In January 1943 he shipped overseas to England as a replacement for the 166 Artillery Regiment (Newfoundland). While there he volunteered for service with the British Commandos, passed commando training and was posted to 3rd Commando. Due to his French language skills he was later recruited by the Royal Navy Commandos and subsequently conducted 13 covert missions into occupied France. On his last mission he was seriously wounded, successfully evaded capture with the help of the French Resistance, and was the sole survivor of that operation.

                In the spring of 1944 after a long convalescence, he joined the 166 Artillery Regiment in Italy where he served as the COs driver and dispatch rider until the end of the war. He was married in England in September 1945 and returned home to Newfoundland upon release in March 1946.

                Upon the outbreak of the Korean War, he re-enrolled in the Canadian Forces and joined 2nd Battalion PPCLI as a Sergeant serving a tour in Korea in 1952.  In 1953 he transferred to the Black Watch and served a second tour in Korea as part of a UN Peacekeeping operation. Upon return home he served as a recruiter in Newfoundland for three years and took his release from the Regular Force in 1956.

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                In 1960 he re-enrolled in the Royal Newfoundland Regiment in Corner Brook. In 1972 he took his commission and he was the catalyst in the establishment of C Company 2RNfldR in Stephenville.  He was appointed the first OC of this company and in May of 1975 he recruited 99 personnel in just two days, a small indication of his credibility and skill as a leader.  He also made a major contribution to the establishment of cadet corps in the communities of Port au Port, Cape St George, and Lourdes.  In 1978 he retired from 2RNfldR.

                In 2003 he was appointed Honorary Colonel of 2nd Battalion RNfldR; an appointment which he will relinquish on 14 May 2011. In this capacity he gives freely of his time and financial resources to promote the Regiment and the CF all across Newfoundland and inspire the next generation of warriors.

                Lieutenant Colonel Alexander is married to Dolly (deceased) and they raised a family of eleven children.   Throughout his military career he was an accomplished athlete, boxer, and holds a fourth degree black belt in karate.  He was also a respected businessman owning a successful construction company in the Stephenville area for several years.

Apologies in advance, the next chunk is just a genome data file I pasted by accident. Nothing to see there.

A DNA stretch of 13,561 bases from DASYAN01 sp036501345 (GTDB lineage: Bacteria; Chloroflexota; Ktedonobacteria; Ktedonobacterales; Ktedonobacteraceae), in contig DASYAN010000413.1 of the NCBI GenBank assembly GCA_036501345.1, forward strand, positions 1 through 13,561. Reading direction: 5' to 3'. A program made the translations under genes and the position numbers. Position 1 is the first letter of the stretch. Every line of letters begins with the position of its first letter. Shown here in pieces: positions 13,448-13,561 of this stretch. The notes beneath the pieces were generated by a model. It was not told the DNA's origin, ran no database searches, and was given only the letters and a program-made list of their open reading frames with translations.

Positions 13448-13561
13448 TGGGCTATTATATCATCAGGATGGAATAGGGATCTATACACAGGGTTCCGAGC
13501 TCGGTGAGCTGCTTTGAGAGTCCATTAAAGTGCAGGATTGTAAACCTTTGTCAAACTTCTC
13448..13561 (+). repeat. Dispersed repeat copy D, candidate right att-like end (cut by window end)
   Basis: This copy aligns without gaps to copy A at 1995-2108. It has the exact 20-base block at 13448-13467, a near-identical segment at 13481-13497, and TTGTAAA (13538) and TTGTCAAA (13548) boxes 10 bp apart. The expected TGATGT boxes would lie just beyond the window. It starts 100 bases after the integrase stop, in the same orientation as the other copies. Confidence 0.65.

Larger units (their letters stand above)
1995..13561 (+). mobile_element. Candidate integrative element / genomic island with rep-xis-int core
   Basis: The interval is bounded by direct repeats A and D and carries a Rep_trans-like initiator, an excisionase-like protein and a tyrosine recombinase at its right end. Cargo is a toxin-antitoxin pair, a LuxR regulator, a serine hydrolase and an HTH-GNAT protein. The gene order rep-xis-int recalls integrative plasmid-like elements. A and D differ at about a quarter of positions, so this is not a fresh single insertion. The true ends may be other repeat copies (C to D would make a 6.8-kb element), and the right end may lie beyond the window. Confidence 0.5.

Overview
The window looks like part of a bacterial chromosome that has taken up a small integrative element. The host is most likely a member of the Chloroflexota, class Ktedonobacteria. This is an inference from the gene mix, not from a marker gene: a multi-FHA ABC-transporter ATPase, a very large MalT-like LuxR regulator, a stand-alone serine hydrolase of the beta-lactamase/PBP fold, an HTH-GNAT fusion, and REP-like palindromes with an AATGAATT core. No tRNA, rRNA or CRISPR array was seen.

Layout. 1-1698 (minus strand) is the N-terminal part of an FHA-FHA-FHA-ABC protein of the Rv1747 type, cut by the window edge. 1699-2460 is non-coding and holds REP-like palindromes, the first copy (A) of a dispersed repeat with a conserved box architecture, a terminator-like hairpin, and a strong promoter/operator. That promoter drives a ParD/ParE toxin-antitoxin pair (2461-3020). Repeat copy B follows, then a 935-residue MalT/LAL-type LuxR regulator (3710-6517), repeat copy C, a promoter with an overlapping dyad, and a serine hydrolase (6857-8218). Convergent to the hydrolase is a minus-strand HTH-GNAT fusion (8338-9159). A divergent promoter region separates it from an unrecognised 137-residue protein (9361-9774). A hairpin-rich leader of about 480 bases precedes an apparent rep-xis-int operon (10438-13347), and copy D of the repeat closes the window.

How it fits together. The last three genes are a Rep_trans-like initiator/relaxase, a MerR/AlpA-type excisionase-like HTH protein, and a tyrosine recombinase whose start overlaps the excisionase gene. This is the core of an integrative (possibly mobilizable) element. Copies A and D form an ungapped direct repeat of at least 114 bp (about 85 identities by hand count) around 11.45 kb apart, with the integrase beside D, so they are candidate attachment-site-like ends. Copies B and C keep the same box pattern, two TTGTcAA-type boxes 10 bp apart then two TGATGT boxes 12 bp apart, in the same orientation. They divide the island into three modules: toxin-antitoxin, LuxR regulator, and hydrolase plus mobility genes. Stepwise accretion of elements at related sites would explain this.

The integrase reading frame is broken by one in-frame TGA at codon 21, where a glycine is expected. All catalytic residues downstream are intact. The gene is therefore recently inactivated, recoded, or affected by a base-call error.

Visitation:  Wednesday 19 Sept from 2-4 and 7-9 pm

Service: Thursday 20 Sept at 1100 am at Our Lady of Mercy Church, Port au Port west.


Passing of Commander Kenneth H. Forbes-Robertson


The Royal Newfoundland Regiment Museum wishes to extend its condolences to the family of the late Commander Kenneth H. Forbes-Robertson, Royal Navy (retired), who recently passed away at his home in the UK.

Ken is the son of Colonel James Forbes-Robertson VC, DSO & Bar, MC, DL who served with the 1st Battalion of the Royal Newfoundland Regiment from June 1916 to August 1917 first as 2 i/c and later as CO.

As 2 i/c of 1st Battalion James earned the Military Cross for his service on the Somme in 1916 and as CO was awarded the DSO for his leadership in April 1917 of the famous “Ten Men Who Saved Monchy”, of which he was one, an action that brought lasting fame to the Regiment for its prowess as a fighting unit.

It was as CO of 1/The Border Regiment that in April 1918 James won the Victoria Cross (VC), the highest and most prestigious British honour for gallantry, an award celebrated at the time by the Newfoundlanders as earned by one of their own.   Colonel James Forbes-Robertson VC, DSO & Bar, MC, DL Biography (External Link)

Unveiling a Memorial Stone to Col. James Forbes-Robertson (External Link)

Having had a distinguished 30 year career as a professional soldier of wide experience, James told his son Ken the Newfoundlanders were the best troops he ever commanded, not faint praise from a most gallant officer who knew well the measure of fighting men. 

The Regiment, RAC and Museum were fortunate to have Ken come to Newfoundland to re-establish the connection between his family and the Regiment during the visit to the province by HRH Princess Anne, Colonel-in-Chief, in 2010, when he impressed everyone he met as a true gentleman.